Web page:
Blood pressure/heartbeat

Hey guys, I took my blood pressure/ heartbeat for the past 5 days sitting and standing (a couple I did 2 readings while standing). I am curious what you guys think and if you have any suggestions on what could be causing this and if you think these numbers are concerning? Also, if you have personal numbers or experiences with blood pressure/heart rate that changed after surgery I would love to hear about that too.

Are you taking your bp/heart rates at the same time every day? Before or after you’ve eaten? Anxiety level similar each day at the time you take the tests? Are you making sure your legs aren’t crossed but are parallel to each other? The sphygmomanometer cuff should be near heart level w/ arm relaxed (i.e. when you’re standing, the elbow would be bent to no more than 90º & arm would be supported by something other than your other arm to keep the cuff at heart level).

If the answers to all my questions are yes, then in my non-medical opinion, the fluctuations between standing & sitting are fairly normal. It’s normal to have a lower bp/heart rate when sitting than standing (POTS is a problem that occurs when the bp drops instead of elevating when a person stands up). Your heart rate will also coincide w/ your bp & is usually a little higher when the bp is higher, HOWEVER, when the bp is excessively low, heart rate will rise significantly as low bp sends a message to the brain the 02 is in short supply so heart rate is ramped up to try to bring more 02 to the brain. This in return can cause a feeling of breathlessness, nausea & feeling faint.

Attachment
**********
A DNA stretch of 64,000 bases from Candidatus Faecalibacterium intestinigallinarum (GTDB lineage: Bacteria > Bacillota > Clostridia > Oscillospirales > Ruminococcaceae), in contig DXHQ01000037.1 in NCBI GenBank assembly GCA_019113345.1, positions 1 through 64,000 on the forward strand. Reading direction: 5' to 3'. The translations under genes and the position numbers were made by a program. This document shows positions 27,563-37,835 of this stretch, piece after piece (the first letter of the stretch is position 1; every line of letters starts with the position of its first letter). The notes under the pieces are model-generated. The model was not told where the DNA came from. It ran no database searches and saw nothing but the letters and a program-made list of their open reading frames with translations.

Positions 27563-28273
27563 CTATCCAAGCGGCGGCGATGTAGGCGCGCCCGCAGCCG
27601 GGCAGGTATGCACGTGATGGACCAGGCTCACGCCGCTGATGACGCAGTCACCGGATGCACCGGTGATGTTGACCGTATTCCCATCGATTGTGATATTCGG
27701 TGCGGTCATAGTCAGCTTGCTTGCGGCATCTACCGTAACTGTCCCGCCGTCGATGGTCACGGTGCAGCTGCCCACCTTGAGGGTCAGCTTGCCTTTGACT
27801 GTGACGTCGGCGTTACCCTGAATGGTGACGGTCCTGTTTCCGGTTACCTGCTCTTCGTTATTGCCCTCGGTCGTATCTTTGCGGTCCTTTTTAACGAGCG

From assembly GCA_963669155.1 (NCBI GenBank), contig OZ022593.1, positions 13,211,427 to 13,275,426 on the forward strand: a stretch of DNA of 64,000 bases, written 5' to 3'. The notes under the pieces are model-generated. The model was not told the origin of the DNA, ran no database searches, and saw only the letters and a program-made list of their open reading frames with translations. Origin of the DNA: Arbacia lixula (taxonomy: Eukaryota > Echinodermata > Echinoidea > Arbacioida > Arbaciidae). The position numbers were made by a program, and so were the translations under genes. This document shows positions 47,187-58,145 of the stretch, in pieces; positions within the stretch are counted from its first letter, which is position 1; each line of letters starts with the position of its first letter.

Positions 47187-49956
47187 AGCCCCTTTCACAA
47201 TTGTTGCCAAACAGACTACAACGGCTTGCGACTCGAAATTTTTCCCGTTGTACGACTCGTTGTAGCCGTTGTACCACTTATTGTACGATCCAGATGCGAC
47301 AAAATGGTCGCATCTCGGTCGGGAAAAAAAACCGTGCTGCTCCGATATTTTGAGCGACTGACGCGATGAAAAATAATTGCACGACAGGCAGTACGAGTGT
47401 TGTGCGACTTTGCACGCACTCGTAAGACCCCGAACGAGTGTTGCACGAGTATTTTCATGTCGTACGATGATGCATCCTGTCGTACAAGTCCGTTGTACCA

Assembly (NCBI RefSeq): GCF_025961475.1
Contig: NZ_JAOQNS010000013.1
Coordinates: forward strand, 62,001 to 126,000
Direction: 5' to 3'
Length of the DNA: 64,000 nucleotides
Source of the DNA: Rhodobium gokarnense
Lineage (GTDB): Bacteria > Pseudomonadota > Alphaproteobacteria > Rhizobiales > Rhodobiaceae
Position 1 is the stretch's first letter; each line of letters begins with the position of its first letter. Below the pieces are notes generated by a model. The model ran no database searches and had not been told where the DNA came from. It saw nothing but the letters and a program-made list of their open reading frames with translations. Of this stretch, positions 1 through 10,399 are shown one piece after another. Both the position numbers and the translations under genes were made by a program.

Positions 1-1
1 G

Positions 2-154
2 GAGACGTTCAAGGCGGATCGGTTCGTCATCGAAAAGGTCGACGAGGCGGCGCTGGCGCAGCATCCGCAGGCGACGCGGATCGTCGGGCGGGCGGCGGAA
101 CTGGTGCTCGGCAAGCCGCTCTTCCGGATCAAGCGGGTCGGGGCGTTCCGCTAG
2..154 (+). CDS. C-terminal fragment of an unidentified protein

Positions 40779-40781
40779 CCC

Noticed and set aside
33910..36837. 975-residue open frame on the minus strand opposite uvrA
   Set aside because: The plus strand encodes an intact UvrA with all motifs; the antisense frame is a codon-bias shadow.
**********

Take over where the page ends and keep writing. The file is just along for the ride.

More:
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@hyperichard As you probably know that optimal blood pleasure is 120/80 anything above or below does not mean there is blood pressure disease. There are a lot of factors to take into account as @Isaiah_40_31 put it. For example, when I used to meditate, my blood pressure would drop to 100/60 or less from 130/80 and that is because I am relaxed and calm. So you have to take those numbers with a grain of salt. I am not a medical doctor but I think your numbers are ok. If there is high blood pressure disease, this is typically caused by hardened or narrowed arteries that can’t expand enough to accommodate the blood volume hence the high pressure. Your numbers do not reflect that. Heart beat is different from blood pressure but the 2 are related and it is highly correlated with your posture. If you stand up your heart beats faster because it has to push blood up to the brain to counteract gravity pull. Similarly, lying flat on a bed reduces your heart rate because it is easier to push it across the body. This is analogous to what happens when you lift an object versus when you drag it. Obviously lifting is harder because you have to lift it up against gravity. Just like blood pressure, heart beat is also affected by physiological stuff like anxiety which jacks up your heartbeat to bump more blood into your muscles to fight or flee.

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It’s POTS a symptom caused by IIH? Or is it caused by compression of the vagus nerve since the vagus nerve controls a lot of those things, such as heart rate?